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1 Planning Reserve Margin Dan Egolf Senior Manager, Power Supply & Planning.

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Presentation on theme: "1 Planning Reserve Margin Dan Egolf Senior Manager, Power Supply & Planning."— Presentation transcript:

1 1 Planning Reserve Margin Dan Egolf Senior Manager, Power Supply & Planning

2 2 Resource Adequacy Requirements Planning Reserve Margin (PRM): power supply buffer that allows a utility to reliably serve customers Three primary drivers: Dependent on resource portfolio and is utility-specific Industry standard is Loss-Of-Load-Expectation (LOLE) of 1 day in 10 years Resource forced outages Increased demand due to weather Higher than expected load growth

3 3 What is Planning Reserve Margin (PRM)? Extra capacity Not having enough won’t get the job done Having too much is costly Shown in MW or percentage Lots of different ways of measuring it No “one size fits all” solution Are additional resources required? Our study is based on 2012 Load Forecast and information

4 4 So What’s the Problem? A basic assumption is that enough resources exist to meet the load Do we really need PRM? - Load Uncertainty A. Short-term weather-related B. Long-term load growth - Resource Uncertainty A. Generation risk B. Contract risk C. Market risk With perfect knowledge far enough in advance, PRM wouldn’t be needed Every utility’s situation is different

5 5 How do we evaluate PRM? This requires two steps: 1. Measurement Options: - Loss of Load Expectation (LOLE, in days per year) - Loss of Load Hours (LOLH, in hours per year) - Expected Unserved Energy (EUE, in MWh per year) - Loss of Load Probability (LOLP, in %) 2. Methodology Approaches: - Older rule-based - Modern probabilistic Monte Carlo based FBC is using LOLE of 1 day in 10 years, or 0.1 day per year using a Monte Carlo simulation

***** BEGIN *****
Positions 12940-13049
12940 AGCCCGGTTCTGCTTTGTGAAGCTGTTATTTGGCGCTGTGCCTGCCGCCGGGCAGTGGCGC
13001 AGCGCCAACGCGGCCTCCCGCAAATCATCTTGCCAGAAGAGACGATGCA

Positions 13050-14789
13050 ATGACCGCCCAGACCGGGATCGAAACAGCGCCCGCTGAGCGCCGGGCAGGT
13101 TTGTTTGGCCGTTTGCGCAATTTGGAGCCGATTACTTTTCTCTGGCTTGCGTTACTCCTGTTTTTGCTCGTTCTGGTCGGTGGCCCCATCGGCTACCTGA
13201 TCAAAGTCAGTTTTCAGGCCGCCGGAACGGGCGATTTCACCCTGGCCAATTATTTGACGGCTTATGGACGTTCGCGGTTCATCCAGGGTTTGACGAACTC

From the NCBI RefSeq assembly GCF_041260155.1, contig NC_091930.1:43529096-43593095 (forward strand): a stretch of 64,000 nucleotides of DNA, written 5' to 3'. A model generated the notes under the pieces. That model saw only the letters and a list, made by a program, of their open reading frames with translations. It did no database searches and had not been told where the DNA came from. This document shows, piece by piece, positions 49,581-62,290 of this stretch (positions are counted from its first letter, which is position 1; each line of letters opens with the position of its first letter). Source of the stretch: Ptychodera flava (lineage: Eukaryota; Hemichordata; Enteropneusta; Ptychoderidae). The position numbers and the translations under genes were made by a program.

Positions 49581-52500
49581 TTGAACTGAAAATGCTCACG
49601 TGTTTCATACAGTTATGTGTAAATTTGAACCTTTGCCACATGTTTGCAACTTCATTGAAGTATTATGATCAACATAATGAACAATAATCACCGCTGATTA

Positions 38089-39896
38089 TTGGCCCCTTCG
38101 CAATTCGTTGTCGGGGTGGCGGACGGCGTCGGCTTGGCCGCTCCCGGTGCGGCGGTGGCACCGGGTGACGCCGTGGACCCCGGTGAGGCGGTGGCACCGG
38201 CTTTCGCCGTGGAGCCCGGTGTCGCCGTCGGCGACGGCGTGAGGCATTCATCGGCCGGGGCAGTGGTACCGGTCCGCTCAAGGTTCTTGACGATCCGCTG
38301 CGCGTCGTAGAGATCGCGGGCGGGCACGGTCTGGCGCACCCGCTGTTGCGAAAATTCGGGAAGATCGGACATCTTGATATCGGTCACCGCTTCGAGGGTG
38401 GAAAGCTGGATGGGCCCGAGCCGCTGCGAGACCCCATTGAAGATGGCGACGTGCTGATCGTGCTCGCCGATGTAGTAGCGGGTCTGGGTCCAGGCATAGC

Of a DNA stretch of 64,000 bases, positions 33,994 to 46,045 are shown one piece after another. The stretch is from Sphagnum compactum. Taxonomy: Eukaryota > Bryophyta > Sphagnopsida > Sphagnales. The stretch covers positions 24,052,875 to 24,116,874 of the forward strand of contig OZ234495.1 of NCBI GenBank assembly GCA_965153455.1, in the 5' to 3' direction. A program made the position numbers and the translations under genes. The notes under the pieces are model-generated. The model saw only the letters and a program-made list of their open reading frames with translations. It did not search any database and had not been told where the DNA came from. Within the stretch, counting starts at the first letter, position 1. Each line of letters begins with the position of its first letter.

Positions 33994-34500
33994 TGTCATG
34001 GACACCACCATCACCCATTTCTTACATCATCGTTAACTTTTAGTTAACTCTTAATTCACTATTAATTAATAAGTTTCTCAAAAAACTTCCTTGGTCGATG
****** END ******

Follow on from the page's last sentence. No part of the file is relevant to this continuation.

6 6 Risk Assumptions Load uncertainty - Long-term load uncertainty is covered as part of the load forecast - Short-term weather has a significant impact on loads and the timing of the peak load is particularly risky Generation Risk - Required operating reserves are part of PRM - Unit Forced Outage Rate (FOR) based on historical data or reasonable assumptions Contract Risk: PPA assumed to have no risk Market Risk (Short-Term) - Market access of 150 MW is assumed - Transmission Forced Outage Rate of 0.74%

7 7 Results: LOLE in the Base Case YearJanFebMarAprMayJunJulAugSepOctNovDecAnnual Winter PRM % 20140.000 0.0020.000 0.0010.0020.0040.000 0.0020.0050.01627% 20150.0020.0000.0150.000 0.0010.000 0.0060.02426% 20160.0020.0000.0010.000 0.002 0.000 0.0090.01626% 20170.0020.0000.0010.000 0.0010.000 0.0050.00926% 20180.0000.0010.000 0.006 0.0010.000 0.0020.01625% 20190.0020.000 0.0030.0050.0030.000 0.0070.02025% 20200.0010.000 0.001 0.0040.0020.000 0.0060.01525% 20250.0000.001 0.0000.0120.0030.000 0.0030.02124% 20300.0000.0020.000 0.0070.0010.000 0.0140.02423% 20330.0010.0020.000 0.0030.0010.000 0.0230.03023% LOLE 0.1 day per year met in all years PRM is about 25%

8 8 Results: Cases for Sensitivity Analysis CaseDescriptionMeet LOLE Target? Load Sensitivity Analysis Case 11-in-10 economic drivers Case 2Industrial self-generating demand of 40 MW Case 3Time of seasonal peaks Resource Sensitivity Analysis Case 4WAX FOR Case 5Double FOR Case 6No WAX surplus taken into account for PRM requirements Case 7No additional capacity planned for gaps expected gaps must be met Market Sensitivity Analysis Case 8Market sizes at the base case FOR Case 9No market access alternative capacity needed Case 10Market FOR at 150 MW

9 9 Next Steps We can present a detailed ½ day technical workshop on PRM if there is interest Our PRM Report will be updated and included as part of the 2016 Long Term Electric Resource Plan Questions?

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